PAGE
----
It was my pleasure to visit the Friends board meeting in February at the Hamburger Factory and see it continue for another year. Of course, I renewed my membership. The Goodan Ranch and Sycamore Canyon Open Space Preserve is still my favorite place to ride my horse, ‘Sedona’. Goodan Ranch history and my time living and working there will always be intertwined as I reflect on the past while riding in the present, and pondering its future.

sycamore canyonHappy trails!

Benjamin Franklin Kirkham – Poway, CA & a Town Called Stowe

Benjamin Franklin Kirkham – Poway, CA & a Town Called Stowe

A story of Stowe and the family of Benjamin Franklin Kirkham

What’s In A Name? A Lot of History

If you’re driving around the industrial area of Poway, you’re liable to cross Stowe Road. You might also encounter Kirkham Court, Kirkham Road and Kirkham Way. These roads wind above  and around Beeler and Sycamore Canyons. In the late 19th and early 20th centuries these canyons held a little community called Stowe.

Stowe had its own post office from 1889 to 1905 and its own school from 1890 to 1903.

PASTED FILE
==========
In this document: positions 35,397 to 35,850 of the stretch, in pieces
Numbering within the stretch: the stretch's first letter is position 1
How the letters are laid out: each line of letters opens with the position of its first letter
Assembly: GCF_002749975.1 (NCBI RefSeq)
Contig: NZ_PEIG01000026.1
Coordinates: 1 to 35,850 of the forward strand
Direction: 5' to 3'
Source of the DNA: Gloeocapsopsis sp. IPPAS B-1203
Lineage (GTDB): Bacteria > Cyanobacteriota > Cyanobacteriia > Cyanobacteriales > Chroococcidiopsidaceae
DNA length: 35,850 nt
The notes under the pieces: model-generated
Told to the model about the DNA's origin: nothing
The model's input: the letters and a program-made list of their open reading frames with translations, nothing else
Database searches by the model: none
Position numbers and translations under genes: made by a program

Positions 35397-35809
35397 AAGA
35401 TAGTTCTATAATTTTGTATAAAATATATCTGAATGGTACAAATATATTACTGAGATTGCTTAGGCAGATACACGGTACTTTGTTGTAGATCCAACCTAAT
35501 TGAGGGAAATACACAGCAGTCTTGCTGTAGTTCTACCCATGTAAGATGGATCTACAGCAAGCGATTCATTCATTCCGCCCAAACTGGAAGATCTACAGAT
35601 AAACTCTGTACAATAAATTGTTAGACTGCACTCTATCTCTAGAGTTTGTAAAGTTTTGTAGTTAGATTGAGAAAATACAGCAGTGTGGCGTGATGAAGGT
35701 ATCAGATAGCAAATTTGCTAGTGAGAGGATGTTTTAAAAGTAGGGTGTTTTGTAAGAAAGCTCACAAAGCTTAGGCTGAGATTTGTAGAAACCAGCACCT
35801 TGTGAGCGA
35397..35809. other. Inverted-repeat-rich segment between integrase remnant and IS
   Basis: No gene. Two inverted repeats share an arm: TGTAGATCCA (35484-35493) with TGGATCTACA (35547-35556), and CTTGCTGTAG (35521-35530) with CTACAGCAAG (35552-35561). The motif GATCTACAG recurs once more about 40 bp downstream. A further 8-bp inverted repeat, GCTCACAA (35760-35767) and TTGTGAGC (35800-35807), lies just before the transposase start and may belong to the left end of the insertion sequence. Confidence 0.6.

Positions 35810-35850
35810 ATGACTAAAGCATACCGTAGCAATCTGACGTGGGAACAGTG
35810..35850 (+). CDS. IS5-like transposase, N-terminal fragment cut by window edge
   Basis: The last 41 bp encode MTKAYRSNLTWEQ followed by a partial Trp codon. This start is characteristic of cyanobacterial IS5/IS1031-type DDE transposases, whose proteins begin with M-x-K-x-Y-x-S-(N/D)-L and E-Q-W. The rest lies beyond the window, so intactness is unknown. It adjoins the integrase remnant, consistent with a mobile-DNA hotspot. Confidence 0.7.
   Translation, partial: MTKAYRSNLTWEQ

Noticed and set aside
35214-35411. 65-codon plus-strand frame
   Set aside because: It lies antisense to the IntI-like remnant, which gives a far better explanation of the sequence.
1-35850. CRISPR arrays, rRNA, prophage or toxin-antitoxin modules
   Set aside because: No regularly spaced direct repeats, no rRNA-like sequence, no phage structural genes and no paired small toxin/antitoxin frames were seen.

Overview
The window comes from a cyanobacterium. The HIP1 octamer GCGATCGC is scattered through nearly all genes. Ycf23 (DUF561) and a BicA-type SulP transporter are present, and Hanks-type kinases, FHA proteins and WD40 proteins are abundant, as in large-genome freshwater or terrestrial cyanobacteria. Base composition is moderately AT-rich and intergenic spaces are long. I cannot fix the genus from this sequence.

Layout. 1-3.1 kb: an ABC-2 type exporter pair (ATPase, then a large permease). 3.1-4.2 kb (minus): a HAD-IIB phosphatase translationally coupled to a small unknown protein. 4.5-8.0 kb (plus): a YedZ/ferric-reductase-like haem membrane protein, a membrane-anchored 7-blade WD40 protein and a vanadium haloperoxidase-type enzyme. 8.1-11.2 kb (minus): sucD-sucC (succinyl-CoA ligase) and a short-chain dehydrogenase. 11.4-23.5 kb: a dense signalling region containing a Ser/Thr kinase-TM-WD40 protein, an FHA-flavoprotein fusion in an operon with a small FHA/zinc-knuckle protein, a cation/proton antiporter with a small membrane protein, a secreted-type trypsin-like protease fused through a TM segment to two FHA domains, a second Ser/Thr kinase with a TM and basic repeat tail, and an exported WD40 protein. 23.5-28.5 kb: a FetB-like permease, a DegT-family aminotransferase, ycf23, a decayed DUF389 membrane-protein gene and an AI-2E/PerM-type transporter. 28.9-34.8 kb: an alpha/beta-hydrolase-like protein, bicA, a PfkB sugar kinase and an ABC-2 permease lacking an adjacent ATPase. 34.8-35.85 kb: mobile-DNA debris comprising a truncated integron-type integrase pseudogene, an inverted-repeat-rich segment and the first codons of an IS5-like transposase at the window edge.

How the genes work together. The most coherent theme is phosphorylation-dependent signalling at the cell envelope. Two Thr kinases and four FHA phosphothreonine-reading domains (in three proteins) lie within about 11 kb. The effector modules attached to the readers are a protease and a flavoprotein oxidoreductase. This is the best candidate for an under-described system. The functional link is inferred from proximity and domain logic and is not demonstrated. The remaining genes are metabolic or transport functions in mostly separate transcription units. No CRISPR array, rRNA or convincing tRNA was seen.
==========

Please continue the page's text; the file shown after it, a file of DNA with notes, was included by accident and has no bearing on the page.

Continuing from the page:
The 1897 Directory of San Diego City and County lists 71 separate towns, with brief descriptions of each and the names of selected residents. Some of the town names are recognizable to us today, such as Chula Vista and Escondido. Others are communities that no longer exist, and haven’t for decades, like Almond, Bostonia, and Stowe. I refer to these places as “the lost towns of San Diego County.”

The 1897 listing for Stowe had this brief description: “Stowe is a farming section, about 23 miles from San Diego and six miles from Poway, on the road from Poway to El Cajon valley.”

That description was followed by the names of 14 residents and their occupations. Eleven of them were men, all farmers. Three were women: two schoolteachers and one postmistress.

Among the farmers was B.F. Kirkham.

Benjamin Franklin Kirkham came to California from Colorado in 1891 with his wife Fredericka Kirkham and four sons, 10-year-old Frank Kirkham, 7-year-old twins Isaac and Andrew Kirkham, and 4-year-old Fred Kirkham.

Benjamin’s son Andrew grew up to be a hard working farmer, but he was also an amateur historian and writer as well. When he died in November 1964 at the age of 80, an obituary in the Poway News stated that he “kept notebooks crammed with data and humorous anecdotes about Valley goings-on.”

A few years before his death Andrew summarized the information in his notebooks and put it into manuscripts which are now in the archives of the Poway Historical and Memorial Society’s museum. These manuscripts provide a wealth of detail about the Kirkham family and their lives in Stowe and the broader community of Poway into which Stowe was eventually absorbed.

Here’s an undated photo of Andrew Kirkham at work, courtesy of the Poway Historical Museum archives. Andy is on the left:

benjamin franklin kirkham